Speakers' kit - James Webb Space Telescope
Resources that space ambassadors and experts can use to present the James Webb Space Telescope to audiences across Canada.
Download this presentation (PowerPoint, 15.235 MB)
- NIRISS, Canada's exoplanet specialist on the James Webb Space Telescope - Infographic
- NIRISS, Canada's cosmic time machine on the James Webb Space Telescope - Infographic
- Canada's stellar navigator on the James Webb Space Telescope - Infographic
- Background image for virtual presentations
- Image gallery
- Video gallery and animations
Frequently asked questions
What is the James Webb Space Telescope?
The James Webb Space Telescope is the most important space observatory of the next decade, serving astronomers from all over the world. It is an international collaboration between NASA, the European Space Agency and the Canadian Space Agency (CSA).
Webb is the successor to the Hubble Space Telescope, but not its replacement. The two missions have a planned overlap and will work together on new discoveries. Webb will build on Hubble's impressive legacy by helping humanity peer even deeper into the universe.
What is Canada's contribution to the telescope?
The CSA is contributing two important elements, built by Honeywell, to the Webb Telescope:
- the Fine Guidance Sensor (FGS), which will allow the telescope to point at and focus on objects of interest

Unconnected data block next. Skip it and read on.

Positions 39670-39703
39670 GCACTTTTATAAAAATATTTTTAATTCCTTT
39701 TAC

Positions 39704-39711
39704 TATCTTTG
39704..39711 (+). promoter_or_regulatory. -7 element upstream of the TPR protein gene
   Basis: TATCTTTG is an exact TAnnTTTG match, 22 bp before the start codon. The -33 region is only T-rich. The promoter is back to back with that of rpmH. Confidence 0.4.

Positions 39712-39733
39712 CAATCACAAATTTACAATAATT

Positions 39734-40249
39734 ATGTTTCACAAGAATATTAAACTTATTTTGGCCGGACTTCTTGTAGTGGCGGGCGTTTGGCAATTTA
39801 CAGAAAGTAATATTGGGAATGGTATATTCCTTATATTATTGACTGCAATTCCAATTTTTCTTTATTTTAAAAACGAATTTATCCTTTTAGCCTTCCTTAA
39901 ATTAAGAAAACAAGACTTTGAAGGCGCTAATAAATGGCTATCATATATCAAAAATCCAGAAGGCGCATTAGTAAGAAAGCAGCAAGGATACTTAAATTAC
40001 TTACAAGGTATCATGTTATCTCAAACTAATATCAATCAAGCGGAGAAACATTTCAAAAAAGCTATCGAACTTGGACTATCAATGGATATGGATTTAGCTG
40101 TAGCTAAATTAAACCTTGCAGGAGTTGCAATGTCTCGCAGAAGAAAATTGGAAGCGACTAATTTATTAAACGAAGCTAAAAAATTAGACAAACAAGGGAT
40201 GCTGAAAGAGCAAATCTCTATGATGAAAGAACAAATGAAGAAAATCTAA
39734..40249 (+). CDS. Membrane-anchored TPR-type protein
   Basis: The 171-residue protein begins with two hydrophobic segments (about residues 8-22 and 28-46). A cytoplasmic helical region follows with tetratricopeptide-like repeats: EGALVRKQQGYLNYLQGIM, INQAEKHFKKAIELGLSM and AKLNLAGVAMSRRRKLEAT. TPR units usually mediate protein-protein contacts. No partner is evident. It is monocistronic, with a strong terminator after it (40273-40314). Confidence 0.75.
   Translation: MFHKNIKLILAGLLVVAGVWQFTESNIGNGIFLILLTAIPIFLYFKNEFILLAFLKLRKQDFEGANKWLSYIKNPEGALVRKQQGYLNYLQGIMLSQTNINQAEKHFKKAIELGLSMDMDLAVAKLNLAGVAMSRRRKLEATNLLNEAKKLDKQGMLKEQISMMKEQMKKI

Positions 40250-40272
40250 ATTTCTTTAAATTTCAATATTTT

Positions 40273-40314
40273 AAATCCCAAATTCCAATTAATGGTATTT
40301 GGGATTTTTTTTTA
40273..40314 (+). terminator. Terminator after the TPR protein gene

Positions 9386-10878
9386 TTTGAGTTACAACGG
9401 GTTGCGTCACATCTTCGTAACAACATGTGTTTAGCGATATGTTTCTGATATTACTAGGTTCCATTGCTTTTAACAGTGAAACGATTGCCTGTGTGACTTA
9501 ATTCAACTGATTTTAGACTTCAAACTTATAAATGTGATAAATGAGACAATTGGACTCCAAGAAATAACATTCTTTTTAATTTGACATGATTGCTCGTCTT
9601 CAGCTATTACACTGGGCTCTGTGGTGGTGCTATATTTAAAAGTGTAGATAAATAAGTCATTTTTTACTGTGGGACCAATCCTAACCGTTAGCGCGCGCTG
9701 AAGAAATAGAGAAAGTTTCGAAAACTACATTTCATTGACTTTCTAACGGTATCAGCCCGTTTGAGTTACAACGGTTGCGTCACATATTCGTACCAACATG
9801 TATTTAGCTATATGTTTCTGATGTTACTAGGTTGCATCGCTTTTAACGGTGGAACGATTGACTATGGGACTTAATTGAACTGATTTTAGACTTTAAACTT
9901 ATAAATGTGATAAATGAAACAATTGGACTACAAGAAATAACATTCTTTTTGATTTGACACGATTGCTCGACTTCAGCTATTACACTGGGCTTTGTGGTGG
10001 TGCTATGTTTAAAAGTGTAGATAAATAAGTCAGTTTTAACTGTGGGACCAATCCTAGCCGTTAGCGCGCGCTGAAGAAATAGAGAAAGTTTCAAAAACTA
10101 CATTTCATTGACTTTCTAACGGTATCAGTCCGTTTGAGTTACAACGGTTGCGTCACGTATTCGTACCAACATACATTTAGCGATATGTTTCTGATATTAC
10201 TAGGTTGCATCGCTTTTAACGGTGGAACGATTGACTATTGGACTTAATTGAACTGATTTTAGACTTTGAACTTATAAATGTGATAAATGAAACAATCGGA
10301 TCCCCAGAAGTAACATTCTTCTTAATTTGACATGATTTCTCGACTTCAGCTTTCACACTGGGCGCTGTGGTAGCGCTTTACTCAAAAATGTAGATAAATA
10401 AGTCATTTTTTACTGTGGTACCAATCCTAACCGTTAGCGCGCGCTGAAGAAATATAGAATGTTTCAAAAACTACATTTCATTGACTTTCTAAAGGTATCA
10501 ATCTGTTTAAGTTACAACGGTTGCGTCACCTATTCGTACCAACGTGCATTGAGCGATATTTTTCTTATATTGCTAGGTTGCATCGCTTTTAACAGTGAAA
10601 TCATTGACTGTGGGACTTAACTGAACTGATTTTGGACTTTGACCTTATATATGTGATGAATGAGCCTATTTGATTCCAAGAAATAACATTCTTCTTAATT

- the Near-Infrared Imager and Slitless Spectrograph (NIRISS), a scientific instrument that will help study many astronomical objects, from exoplanets to distant galaxies
In exchange, Canada will receive a guaranteed share of Webb's observation time, making Canadian scientists some of the first to study data collected by the most advanced space telescope ever built.
When will Webb be launched? Where will it go?
The telescope is scheduled to launch on , aboard an Ariane 5 rocket from Europe's spaceport in Kourou, French Guiana. It will take Webb about a month to travel to its final destination, 1.5 million kilometres from Earth.
How long will Webb's mission last?
After its six-month post-launch commissioning period, Webb will operate for a minimum of five years, to approximately 10 years. Webb will carry fuel for a 10-year lifetime. The length of the mission will ultimately be determined by the amount of fuel used to maintain Webb's orbit, and by the proper functioning of the spacecraft and its instruments.
What will Webb discover?
Webb's powerful look into the universe will help scientists discover alien worlds like exoplanets, learn more about the life cycles of stars, paint a fascinating picture of the early universe, and see galaxies as they evolve through time.
- Date modified: